Digital platforms have changed how property is sold and valued in the Global North, yet little is known about digital tools in emerging land markets. Drawing on in situ and digital ethnography, we argue that Facebook plays a key role in making a new kind of market in Myanmar, one in which land is transformed into a speculative asset, exchanged across ever-expanding networks. While commodification is familiar within longer histories of capitalism, this case highlights the significance of digital platforms to the contemporary remaking of property relations. Unlike classic cases of market-making enabled by active state regulation, Myanmar’s digital land markets were forged in the context of state absence by brokers who harnessed the technological affordances of social media to increase the scale, scope and speed of transactions. This creative re-appropriation of the platform forged new, unregulated digital markets that ultimately accumulated corporate profits and intensified participant risk.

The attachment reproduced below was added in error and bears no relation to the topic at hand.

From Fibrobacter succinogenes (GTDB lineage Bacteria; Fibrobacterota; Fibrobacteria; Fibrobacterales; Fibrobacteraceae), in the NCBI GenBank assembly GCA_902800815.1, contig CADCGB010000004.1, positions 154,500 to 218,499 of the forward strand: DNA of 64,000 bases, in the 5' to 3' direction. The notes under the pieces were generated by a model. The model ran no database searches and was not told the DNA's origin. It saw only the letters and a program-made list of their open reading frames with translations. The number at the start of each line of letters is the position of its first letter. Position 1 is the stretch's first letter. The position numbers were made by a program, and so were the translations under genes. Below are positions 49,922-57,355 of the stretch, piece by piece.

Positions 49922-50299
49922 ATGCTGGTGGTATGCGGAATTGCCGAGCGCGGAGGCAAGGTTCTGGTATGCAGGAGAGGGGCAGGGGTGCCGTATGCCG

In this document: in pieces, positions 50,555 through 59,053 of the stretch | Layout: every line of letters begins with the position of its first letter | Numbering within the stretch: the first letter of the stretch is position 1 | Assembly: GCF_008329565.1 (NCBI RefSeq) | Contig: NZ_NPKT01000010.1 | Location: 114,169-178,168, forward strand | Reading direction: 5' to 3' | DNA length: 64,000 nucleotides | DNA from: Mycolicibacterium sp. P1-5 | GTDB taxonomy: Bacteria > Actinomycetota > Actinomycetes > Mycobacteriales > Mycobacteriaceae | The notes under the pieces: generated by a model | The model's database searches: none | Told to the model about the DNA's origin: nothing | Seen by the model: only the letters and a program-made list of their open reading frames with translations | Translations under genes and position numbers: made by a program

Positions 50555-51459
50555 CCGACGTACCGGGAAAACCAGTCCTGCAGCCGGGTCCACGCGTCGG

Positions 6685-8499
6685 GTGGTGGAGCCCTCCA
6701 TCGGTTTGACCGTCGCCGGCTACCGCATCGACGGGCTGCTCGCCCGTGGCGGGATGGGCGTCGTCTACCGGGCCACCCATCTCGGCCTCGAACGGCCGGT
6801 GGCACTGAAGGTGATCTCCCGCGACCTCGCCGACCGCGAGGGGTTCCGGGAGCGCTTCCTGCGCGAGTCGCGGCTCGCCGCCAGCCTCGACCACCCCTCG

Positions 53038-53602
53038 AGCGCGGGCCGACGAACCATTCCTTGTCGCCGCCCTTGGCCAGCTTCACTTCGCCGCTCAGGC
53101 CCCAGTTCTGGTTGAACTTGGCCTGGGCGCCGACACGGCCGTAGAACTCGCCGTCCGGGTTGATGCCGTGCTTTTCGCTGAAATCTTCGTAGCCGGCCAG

- platform capitalism